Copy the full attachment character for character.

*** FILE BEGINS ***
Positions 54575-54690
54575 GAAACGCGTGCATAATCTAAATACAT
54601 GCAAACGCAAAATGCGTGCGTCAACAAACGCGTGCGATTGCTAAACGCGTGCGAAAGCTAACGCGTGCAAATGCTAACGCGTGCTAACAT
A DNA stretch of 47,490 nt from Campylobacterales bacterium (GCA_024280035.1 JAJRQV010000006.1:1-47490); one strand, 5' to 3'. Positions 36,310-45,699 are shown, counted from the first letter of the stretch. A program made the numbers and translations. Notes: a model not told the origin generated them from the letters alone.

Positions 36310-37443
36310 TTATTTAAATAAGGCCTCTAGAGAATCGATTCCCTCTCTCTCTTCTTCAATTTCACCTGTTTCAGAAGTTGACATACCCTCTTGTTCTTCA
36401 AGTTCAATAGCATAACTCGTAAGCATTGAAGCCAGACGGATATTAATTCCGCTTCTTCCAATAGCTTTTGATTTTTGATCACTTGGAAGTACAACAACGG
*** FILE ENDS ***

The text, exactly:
Positions 54575-54690
54575 GAAACGCGTGCATAATCTAAATACAT
54601 GCAAACGCAAAATGCGTGCGTCAACAAACGCGTGCGATTGCTAAACGCGTGCGAAAGCTAACGCGTGCAAATGCTAACGCGTGCTAACAT
A DNA stretch of 47,490 nt from Campylobacterales bacterium (GCA_024280035.1 JAJRQV010000006.1:1-47490); one strand, 5' to 3'. Positions 36,310-45,699 are shown, counted from the first letter of the stretch. A program made the numbers and translations. Notes: a model not told the origin generated them from the letters alone.

Positions 36310-37443
36310 TTATTTAAATAAGGCCTCTAGAGAATCGATTCCCTCTCTCTCTTCTTCAATTTCACCTGTTTCAGAAGTTGACATACCCTCTTGTTCTTCA
36401 AGTTCAATAGCATAACTCGTAAGCATTGAAGCCAGACGGATATTAATTCCGCTTCTTCCAATAGCTTTTGATTTTTGATCACTTGGAAGTACAACAACGG